And how does the Big Bang material (especially a long, trippy sequence in the film's first hour) tie into this material? Yes, well, the answer to that question will determine whether you find Malick's film a profound exploration of existence or crazy-ambitious failure full of beautiful things. Malick's sincerity is winning (and so is his exceptional touch with the child actors), yet many of the movie's touches are simultaneously gaseous (amongst the bits of whispered narration is the war between nature and grace, roles assigned to mother and father) and all-too-literal (a dinosaur retreats from nearly killing a fellow creature--the first moments of species kindness, or anthropomorphic poppycock?). The Tree of Life premiered at the Cannes Film Festival and won the Palme d'Or there after receiving boos at its press screening. The debate continues, unabated, from that point. --Robert Horton

Customer Reviews

Top Customer Reviews

Format: DVD Verified Purchase
I have a cautious love for this film. An oddity in some ways, seeking to place the story of one family and their regrets in the context of the beginning of existence and the eventual end of the world. Majestically shot, superbly acted, but perhaps Malick could have placed the very important dialogue (of which there is not that much in the whole film) a bit higher in the mix. Subtitles helped me out here in a way that people who saw the film in the cinema weren't blessed with. With great art comes the risk of great pretentiousness and this is certainly a film that walks the tightrope between the two.Which side of the tightrope you fall off and land in will be very much about who, and how reflective you are.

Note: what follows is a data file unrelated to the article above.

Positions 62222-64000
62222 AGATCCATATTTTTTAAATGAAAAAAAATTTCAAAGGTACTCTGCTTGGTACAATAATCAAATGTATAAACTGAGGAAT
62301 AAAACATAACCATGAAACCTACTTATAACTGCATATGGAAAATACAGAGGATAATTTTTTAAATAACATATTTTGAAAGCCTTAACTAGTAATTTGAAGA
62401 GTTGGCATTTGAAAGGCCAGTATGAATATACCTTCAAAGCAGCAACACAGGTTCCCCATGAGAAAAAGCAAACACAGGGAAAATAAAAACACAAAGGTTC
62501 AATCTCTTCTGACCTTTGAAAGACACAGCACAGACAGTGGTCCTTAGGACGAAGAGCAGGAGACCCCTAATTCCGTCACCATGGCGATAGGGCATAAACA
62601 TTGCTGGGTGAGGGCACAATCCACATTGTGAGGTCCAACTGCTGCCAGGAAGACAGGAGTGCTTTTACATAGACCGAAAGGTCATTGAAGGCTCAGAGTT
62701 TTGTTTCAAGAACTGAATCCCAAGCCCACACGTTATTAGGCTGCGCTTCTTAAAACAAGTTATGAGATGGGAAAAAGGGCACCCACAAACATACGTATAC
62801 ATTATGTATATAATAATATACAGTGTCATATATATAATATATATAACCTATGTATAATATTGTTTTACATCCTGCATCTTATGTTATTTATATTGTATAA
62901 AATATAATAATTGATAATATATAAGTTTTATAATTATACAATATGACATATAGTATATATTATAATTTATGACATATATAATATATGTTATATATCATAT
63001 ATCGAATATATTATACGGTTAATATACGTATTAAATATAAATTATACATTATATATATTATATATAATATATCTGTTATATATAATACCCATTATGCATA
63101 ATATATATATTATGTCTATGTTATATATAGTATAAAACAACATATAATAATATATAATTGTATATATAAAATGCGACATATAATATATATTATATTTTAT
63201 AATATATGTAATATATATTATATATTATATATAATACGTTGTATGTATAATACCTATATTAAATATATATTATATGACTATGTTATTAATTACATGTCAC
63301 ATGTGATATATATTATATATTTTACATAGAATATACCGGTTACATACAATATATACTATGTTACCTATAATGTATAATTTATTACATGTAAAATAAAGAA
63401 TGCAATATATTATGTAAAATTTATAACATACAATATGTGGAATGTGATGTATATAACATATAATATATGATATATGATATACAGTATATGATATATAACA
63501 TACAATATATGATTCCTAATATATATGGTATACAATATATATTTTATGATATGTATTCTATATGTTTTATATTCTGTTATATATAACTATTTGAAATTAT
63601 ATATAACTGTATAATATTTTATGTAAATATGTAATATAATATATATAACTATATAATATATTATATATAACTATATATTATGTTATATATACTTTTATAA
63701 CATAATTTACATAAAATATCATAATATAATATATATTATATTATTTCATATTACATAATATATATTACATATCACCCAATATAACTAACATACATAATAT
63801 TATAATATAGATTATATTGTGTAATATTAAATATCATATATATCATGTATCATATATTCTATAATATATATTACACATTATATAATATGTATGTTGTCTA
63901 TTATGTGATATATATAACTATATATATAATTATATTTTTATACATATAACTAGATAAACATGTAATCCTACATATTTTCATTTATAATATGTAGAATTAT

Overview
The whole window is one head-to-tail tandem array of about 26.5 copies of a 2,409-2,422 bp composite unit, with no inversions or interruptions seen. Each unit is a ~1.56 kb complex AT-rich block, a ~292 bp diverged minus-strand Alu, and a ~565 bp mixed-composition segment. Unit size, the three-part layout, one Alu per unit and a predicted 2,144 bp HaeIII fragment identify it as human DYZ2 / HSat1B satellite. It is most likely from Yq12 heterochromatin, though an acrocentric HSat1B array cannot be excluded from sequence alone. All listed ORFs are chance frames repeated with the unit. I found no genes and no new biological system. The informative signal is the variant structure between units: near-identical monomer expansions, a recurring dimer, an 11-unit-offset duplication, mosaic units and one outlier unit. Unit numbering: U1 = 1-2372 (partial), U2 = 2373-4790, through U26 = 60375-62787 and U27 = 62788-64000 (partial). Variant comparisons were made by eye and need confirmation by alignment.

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By Adam VINE VOICE on 12 May 2012
Format: DVD Verified Purchase
I took a chance on this film after hearing various bewildered critical responses from cinema goers and critics. At issue seemed to be the sprawling cosmic imagery, intercutting scenes of family drama, with sequences involving dinosaurs being singled out for especial derision.
Still, intrigued, I rented this, and I am incredibly glad that I did.
The film is long and sprawling, and you are put in the mind frame for the human wrestling the transcendent straightaway, with a quote from the Book of Job, the voice of God, no less;
"Where were you when I laid the foundations of the world..."
The film unfolds at a searching, meditative pace, but we go straight to intense human drama, with the O'Brien family receiving news of the death of a son. The action then rewinds, through the mind's eye of Sean Penn's middle aged architect reflecting on his boyhood with this family, and the character of the mother (Jessica Christian) reflecting on the twin paths of 'Grace' and 'Nature.'
The interplay between the sons and the parents in the America of their day (50's Texas) is the human drama of the film. The mother is all gentleness and grace, but with steel too. The father (an impressive Brad Pitt), authoritarian and wounded, is scarred into an oppressive attitude to his boys by what he sees as the merciless, Darwinian struggle of life.